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Publishers Weekly Reviews 2012 November #4

The characters are known, world-building is complete, and readers know the destination is still out of reach. It's the second book of a trilogy--how will the author handle it? Lu opts for a high simmer of intrigue in her sequel to Legend. June and Day are crucial pawns in the game of political plot and counterplot as power at the top of the Republic changes hands. Love must take a backseat: for Day, to family and friends; and for June, to the greater good that is her lodestone now that her family is dead. The pair is separated for much of the book, and talk dominates action--the world-shaping machinations are the means to bring about a more personal, subtle pivot in the story. June and Day were once divided by ignorance and circumstance; now they are held apart by principle and choice. The portrayal of their dilemma is taut and insightful, and while the story line resembles a high plateau of tension rather than a conventional arc, there are enough unfolding questions to propel the narrative to its aching ending. Ages 12-up. Agent: Kristin Nelson, Nelson Literary Agency. (Jan.)

[Page ]. Copyright 2012 PWxyz LLC

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School Library Journal Reviews 2013 February

Gr 8 Up--This exciting book starts off right where Legend (Putnam, 2011) ended. June and Day have escaped from Los Angeles and are hitching a ride on a train bound for Vegas to join the Patriots. Reunited with Tess and aided by June's old nemesis, Kaede, Day and June recount in alternate chapters how they become involved in a plot to assassinate young Anden, the new Elector of the Republic, and an acquaintance of June's. If Day can successfully kill Anden, Patriot leader Razor has promised to help him find his younger brother, Eden, and escape to safety in the Colonies. Unsurprisingly, things do not go as planned. Anden has his own agenda, and June finds herself conflicted. Day and June are faced with conspiracies, shifting alliances, trust issues, and seemingly insurmountable obstacles in their quest to be together in this fast-paced and compelling book in the trilogy. Fans will be on the edge of their seats waiting for the conclusion.--Sharon Rawlins, New Jersey State Library, Trenton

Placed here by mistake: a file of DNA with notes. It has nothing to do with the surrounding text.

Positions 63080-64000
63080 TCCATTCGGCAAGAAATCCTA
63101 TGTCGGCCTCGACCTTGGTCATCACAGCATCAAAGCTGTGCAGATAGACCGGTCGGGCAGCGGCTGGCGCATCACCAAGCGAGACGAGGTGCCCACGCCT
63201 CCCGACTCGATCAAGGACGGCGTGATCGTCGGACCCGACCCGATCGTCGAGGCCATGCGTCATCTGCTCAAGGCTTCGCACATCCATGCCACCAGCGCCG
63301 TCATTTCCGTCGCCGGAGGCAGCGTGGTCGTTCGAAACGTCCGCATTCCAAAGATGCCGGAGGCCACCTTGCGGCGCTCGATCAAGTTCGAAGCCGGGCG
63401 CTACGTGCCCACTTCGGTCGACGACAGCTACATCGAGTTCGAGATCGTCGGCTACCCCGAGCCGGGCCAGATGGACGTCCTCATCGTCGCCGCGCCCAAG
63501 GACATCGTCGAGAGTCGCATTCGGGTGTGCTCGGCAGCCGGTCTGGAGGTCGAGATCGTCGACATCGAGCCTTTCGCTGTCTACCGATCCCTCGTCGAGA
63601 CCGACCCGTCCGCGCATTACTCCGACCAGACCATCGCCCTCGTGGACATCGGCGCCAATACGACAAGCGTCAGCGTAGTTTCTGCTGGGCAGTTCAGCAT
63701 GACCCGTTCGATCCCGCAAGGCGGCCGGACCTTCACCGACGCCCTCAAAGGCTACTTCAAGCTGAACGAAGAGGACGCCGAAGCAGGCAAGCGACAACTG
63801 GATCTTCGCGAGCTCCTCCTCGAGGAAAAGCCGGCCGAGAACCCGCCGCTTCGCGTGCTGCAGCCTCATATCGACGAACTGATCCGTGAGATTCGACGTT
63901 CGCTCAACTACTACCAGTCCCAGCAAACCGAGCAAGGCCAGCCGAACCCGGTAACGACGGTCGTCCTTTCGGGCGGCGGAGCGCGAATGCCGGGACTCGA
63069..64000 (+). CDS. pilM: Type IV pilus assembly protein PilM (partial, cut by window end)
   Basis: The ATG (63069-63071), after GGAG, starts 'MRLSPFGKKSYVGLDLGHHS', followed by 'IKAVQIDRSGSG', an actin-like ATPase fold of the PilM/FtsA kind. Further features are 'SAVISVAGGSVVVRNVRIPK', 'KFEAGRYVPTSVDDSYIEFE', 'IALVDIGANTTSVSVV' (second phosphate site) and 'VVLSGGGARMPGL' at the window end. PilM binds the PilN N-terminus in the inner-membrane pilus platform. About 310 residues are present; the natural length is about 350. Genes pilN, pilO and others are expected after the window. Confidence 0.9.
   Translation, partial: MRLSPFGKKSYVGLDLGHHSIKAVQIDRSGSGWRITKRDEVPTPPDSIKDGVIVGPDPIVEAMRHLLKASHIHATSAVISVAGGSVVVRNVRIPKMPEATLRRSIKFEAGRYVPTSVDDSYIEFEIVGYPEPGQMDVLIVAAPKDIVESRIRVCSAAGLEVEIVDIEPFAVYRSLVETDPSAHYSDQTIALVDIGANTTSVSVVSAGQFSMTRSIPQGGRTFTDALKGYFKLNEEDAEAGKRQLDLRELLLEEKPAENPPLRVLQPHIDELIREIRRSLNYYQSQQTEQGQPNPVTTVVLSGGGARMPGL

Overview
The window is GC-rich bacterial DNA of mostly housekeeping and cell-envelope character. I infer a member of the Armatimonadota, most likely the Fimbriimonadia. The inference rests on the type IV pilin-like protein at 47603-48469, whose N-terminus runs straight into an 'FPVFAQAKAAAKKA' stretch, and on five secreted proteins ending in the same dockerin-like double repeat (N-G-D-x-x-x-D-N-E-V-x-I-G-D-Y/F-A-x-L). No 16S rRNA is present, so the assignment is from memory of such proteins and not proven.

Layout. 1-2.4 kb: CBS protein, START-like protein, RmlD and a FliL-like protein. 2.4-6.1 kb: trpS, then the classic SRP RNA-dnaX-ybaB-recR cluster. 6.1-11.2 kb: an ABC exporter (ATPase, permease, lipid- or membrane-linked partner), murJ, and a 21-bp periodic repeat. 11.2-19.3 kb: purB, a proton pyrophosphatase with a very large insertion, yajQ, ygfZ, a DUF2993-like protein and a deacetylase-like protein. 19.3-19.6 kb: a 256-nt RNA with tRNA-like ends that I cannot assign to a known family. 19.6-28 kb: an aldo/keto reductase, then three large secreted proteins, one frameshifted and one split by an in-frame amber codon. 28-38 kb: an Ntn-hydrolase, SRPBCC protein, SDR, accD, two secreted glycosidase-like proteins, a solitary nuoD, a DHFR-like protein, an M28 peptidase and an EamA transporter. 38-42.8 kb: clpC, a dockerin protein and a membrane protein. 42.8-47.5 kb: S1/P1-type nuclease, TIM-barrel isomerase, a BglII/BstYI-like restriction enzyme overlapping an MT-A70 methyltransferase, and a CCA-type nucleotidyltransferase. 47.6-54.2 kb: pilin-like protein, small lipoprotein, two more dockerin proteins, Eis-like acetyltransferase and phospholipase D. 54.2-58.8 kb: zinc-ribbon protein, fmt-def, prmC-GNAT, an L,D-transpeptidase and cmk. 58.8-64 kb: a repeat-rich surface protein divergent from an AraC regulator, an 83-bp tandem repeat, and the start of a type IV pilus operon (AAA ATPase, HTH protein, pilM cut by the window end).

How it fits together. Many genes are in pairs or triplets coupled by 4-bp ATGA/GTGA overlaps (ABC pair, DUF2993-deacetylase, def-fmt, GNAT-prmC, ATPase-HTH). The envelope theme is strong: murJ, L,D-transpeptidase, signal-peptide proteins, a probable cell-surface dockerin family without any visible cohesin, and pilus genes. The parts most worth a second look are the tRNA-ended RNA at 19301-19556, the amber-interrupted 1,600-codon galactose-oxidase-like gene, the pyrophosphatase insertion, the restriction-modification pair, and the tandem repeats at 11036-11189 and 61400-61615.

[Page 108]. (c) Copyright 2012. Library Journals LLC, a wholly owned subsidiary of Media Source, Inc. No redistribution permitted.

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VOYA Reviews 2013 April
When this second book in the Legend series opens, Day and June both find themselves on the wrong side of the law--a position that is familiar for Day, but not for June. They are on the run from the Republic when the unexpected happens: Elector Primo dies and is replaced by his son without fanfare. Suddenly, June finds herself wanted by the Republic for very different reasons--the new Elector, Anden, finds her attractive, not only for her looks but also for the sway she holds over the Republic's people. To survive in his position, he needs to convert June--and possibly Day--to his side. Otherwise, rebellion spells the end of him, and possibly of the Republic With Prodigy, Lu achieves a too-rare feat--a second novel in a series that reads as well as a stand-alone. Like Legend (Putnam, 2011/VOYA October 2011), Prodigy provides readers a fast-paced blend of action and science fiction. Unlike Legend, however, Prodigy's pace and plot lag a bit, making it a slightly overlong read. The sequel is nearly fifty pages longer than the original. Also, those readers who enjoyed the light touch of romance in Legend may find the Day-June-Anden love triangle in Prodigy overwhelming.--Anna Foote 4Q 4P J S Copyright 2011 Voya Reviews.